Ocularcentric paradigm dominated film theory for a long time. The reviewing of theories such as mirror-reflexivity and the emergency of apparatus theory transported ‘visible man’ into Plato’s cave changed the situation. Then, Thomas Elsaesser’s and Malte Hagener’s Film Theory explored the way audience experiences film through their senses, the sense of sight, the primary sense associated with our experience in relation to images and touch, a less directly related sense yet an important one relating to images.
Eyes, not only the organ of visual perception, but also the organs of all senses.
In films, there different ways to turn spectator’s eyes into sense organs. One of the most common method is to create twisted atmosphere or against audience’s usual feeling and pull audience out of their comfort zone.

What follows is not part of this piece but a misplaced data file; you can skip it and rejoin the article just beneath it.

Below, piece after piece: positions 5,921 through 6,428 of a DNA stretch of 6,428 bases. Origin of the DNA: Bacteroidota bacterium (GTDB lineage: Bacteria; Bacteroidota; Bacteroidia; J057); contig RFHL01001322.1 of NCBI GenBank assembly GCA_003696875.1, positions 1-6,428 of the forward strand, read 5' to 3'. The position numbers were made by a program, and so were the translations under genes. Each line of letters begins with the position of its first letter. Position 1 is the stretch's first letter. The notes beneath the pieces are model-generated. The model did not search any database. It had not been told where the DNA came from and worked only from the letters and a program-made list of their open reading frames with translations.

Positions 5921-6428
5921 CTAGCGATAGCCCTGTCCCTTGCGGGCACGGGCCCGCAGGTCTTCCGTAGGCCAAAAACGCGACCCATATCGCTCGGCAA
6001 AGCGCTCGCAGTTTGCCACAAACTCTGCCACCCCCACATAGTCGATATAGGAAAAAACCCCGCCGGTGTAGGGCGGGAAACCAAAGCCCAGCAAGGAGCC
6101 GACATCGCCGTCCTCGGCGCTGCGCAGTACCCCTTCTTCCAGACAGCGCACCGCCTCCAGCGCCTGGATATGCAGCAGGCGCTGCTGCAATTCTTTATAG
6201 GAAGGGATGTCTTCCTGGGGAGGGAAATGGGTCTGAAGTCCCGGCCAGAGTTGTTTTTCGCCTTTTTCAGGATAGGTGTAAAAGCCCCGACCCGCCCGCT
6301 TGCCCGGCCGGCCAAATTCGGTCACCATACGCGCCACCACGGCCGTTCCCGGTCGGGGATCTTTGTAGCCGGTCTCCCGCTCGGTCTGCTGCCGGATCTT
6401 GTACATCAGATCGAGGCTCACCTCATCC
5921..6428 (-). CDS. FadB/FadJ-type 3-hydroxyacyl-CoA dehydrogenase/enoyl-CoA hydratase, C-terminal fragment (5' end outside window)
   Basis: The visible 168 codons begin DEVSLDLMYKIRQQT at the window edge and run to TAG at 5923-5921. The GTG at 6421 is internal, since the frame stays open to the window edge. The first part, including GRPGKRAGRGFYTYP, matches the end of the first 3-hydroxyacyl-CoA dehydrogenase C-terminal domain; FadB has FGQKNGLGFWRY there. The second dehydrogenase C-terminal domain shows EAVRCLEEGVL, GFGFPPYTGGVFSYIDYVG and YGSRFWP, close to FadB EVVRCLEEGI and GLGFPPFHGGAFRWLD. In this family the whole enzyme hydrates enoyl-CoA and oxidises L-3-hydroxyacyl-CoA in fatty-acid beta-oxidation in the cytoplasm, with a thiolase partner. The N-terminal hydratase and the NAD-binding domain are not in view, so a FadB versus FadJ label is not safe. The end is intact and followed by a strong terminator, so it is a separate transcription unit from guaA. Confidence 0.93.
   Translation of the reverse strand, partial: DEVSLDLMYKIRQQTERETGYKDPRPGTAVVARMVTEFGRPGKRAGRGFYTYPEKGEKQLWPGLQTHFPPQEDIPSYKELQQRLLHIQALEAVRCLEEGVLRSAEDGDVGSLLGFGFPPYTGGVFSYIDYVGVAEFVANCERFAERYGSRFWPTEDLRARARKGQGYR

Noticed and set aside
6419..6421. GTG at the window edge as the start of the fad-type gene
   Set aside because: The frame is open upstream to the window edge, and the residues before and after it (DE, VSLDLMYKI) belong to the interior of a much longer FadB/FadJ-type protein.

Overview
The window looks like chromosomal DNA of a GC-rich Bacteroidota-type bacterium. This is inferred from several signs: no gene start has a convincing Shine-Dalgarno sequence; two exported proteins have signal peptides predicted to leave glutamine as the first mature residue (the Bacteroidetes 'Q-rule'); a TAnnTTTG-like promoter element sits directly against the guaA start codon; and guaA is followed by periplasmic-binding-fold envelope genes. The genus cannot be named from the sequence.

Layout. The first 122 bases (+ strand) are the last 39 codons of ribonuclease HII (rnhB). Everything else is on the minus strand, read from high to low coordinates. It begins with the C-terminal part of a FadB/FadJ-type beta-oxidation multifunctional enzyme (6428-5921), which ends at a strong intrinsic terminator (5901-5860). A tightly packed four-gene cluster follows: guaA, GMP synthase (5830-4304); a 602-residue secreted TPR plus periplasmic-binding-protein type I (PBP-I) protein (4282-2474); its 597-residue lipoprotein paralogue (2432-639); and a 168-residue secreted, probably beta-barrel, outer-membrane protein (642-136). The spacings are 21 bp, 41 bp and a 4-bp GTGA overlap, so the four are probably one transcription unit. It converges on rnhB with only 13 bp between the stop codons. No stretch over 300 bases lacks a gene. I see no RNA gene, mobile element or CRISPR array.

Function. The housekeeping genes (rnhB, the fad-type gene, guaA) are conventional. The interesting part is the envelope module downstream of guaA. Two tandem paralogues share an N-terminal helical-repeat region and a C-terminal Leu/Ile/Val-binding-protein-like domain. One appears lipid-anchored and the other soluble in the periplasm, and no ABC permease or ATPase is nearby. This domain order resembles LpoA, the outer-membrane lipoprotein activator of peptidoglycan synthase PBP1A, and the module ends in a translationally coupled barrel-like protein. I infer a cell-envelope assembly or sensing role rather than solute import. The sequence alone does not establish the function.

According to Thomas Elsaesser and Malte Hagener (2015), when watching Gravity(2013), spectator can feel an equally sense if weightlessness and disorientation with characters in the film. This kind of feeling is achieved by showing the endless and hopeless astrospace with long takes and 3D cinematography.
Another example is Hannibal (2013). It expressed the feelings of strange frightening and nauseated by relating bloody human skin and organs with “food”. In this TV series, close up of “meat” in Hannibal’s kitchen and the scenes of cooking and eating make audience feel eerie when they relate these clues with the evidence of “eating people”.
Thomas Elsaesser and Malte Hagener, Film Theory: An Introduction Through the Senses. London: Routledge, 2015.